PAUSE. It is now 11:18 AM. On February 11th. As I am writing this, Mubarak has resigned. In an incredibly short speech, which he did not even give himself but had his Vice President Oman Suleiman deliver, Mubarak “waived” his powers over to the Egyptian military.
Never in my short lifetime have I seen anything like this. The throngs of people were in complete ecstasy. They continued chanting, singing, clapping. In the crowd, you could see one man, small and barely visible in the corner of my screen. He threw his hands up in the air as if now, he could die a happy and free man. It reminded me 1) how lucky I am to be free and 2) how happy I am to be in the journalism business. That image of that man will stick with me forever.
Which, brings me back to the topic at hand…
UN-PAUSE. This is exactly my point. As I was watching Al Jazeera’s live stream on the web, I was also watching my twitter feed. I had to refresh the page every few seconds. People — both in and out of Egypt — were elated by the news of Mubarak’s resignation and they were telling the world! Reading these tweets, from around the world, was historical.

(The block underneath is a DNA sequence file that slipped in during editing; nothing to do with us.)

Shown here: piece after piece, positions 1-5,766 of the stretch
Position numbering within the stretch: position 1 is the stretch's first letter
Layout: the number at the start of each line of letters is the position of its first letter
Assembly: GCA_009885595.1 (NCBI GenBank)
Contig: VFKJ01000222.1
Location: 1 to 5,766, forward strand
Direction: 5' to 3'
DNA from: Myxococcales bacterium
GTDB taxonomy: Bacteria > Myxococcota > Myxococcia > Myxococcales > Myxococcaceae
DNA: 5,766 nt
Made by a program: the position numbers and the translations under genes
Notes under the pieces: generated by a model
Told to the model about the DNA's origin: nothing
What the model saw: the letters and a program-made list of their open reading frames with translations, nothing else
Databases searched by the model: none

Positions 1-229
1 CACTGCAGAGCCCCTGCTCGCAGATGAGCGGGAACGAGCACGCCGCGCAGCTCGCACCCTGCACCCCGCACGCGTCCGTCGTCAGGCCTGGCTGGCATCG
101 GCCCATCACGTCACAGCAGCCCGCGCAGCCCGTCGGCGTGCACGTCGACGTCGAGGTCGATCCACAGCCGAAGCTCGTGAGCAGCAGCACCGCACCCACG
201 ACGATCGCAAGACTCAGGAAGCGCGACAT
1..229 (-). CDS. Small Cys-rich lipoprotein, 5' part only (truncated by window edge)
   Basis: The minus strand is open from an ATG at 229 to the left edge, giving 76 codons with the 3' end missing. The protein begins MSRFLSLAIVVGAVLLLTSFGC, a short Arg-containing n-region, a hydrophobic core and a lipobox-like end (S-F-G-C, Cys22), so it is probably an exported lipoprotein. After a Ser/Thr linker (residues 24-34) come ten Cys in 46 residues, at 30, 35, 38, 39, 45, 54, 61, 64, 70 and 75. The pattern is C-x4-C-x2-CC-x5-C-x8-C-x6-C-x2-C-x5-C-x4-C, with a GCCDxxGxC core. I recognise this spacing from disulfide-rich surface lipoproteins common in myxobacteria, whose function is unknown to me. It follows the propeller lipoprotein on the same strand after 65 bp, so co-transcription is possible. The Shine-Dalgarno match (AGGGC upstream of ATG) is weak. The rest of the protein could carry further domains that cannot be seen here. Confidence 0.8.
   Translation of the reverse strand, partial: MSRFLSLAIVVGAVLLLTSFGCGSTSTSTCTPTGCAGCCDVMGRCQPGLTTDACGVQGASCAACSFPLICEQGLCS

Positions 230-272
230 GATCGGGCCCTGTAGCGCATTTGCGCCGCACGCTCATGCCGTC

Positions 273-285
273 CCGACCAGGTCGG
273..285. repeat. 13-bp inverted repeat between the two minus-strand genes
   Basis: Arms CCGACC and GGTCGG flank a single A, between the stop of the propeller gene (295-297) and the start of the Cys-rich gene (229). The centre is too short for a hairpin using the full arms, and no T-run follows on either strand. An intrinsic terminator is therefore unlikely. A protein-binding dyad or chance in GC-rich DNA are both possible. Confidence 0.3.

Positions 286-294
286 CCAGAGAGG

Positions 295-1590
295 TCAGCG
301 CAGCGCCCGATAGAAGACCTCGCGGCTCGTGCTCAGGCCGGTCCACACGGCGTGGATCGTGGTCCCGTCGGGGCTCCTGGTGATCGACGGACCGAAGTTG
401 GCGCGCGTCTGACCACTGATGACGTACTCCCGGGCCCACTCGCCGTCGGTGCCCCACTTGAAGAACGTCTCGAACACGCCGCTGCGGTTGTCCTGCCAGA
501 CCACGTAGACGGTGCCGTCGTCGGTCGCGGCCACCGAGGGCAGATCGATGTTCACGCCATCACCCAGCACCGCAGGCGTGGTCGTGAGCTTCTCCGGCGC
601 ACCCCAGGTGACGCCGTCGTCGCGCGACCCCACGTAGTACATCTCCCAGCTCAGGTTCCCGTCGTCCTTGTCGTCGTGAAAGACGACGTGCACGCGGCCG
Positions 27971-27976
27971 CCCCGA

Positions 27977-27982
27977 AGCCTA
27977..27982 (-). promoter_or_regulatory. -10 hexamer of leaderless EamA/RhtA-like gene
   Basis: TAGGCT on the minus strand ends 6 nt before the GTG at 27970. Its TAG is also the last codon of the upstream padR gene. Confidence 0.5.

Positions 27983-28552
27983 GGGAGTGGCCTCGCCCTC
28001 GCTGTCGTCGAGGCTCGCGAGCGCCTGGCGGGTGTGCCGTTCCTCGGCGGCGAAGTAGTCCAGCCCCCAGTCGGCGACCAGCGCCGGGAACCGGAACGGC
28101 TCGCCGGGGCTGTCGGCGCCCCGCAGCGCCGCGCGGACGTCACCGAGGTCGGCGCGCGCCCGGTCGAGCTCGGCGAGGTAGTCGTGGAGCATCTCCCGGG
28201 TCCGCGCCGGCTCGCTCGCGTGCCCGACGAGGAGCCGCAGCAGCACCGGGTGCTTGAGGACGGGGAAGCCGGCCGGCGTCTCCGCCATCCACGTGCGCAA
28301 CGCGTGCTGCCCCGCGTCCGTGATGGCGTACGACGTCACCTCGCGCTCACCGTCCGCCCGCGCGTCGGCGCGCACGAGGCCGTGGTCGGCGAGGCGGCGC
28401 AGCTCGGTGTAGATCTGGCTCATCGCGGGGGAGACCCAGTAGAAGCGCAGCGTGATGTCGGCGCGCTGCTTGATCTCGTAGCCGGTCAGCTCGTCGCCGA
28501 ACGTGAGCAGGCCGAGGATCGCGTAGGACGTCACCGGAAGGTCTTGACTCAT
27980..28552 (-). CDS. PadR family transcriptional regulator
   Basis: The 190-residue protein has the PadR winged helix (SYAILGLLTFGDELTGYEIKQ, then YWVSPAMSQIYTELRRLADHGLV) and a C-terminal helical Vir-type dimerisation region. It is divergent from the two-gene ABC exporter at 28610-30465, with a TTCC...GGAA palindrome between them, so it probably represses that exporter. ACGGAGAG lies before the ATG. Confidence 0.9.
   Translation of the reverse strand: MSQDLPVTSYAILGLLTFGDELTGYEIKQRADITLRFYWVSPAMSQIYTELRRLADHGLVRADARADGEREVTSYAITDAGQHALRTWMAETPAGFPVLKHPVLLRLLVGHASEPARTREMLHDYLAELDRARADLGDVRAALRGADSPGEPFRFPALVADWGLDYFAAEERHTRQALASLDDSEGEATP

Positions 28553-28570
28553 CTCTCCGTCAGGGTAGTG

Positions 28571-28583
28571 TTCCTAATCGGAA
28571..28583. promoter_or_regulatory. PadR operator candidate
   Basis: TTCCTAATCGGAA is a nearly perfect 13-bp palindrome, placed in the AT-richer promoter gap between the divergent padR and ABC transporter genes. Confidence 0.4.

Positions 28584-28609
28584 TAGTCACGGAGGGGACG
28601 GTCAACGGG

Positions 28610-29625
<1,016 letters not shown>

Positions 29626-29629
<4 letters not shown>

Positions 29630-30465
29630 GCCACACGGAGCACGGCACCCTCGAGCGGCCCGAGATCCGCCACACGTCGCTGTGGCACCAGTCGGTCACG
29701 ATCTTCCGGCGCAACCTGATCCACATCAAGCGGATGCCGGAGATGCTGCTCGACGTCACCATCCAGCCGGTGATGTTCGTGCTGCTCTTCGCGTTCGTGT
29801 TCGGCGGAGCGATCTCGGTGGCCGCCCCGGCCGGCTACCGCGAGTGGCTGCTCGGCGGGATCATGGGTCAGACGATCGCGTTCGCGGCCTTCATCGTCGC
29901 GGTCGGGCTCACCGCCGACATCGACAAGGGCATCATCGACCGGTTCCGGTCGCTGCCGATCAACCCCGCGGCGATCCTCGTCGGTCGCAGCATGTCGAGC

Facebook was no exception. The friends I made while I was in Egypt were as elated as I was. Facebook-cheers of “Yallah Misr” (Let’s go Egypt!) or ”He’s finally gone!” were plastered to my news feed.
This. This is what we are gaining. And I am willing to forego classic old journalism to be apart of this.
Many of us watching as history unfolds are not Egyptian. We are not in Egypt right now, clapping our hands, waving our flags and crying. Many of us (myself excluded) have never even set foot on Egyptian soil and some may not even know an Egyptian person. But social media has brought the world together in ways I would have scoffed at mere months ago. We are all so interwoven now. The world has become so very, very small. Egypt is only the click of a button away. And so, we can all celebrate this victory as though we are all from the same race, religion, country, etc., etc. And that is a beautiful, beautiful thing…
Arab Hip Hop artist, Omar Offendum’s song #Jan25. This video was done by Tarek Esber (@tarek), someone I follow on twitter (and who you should too).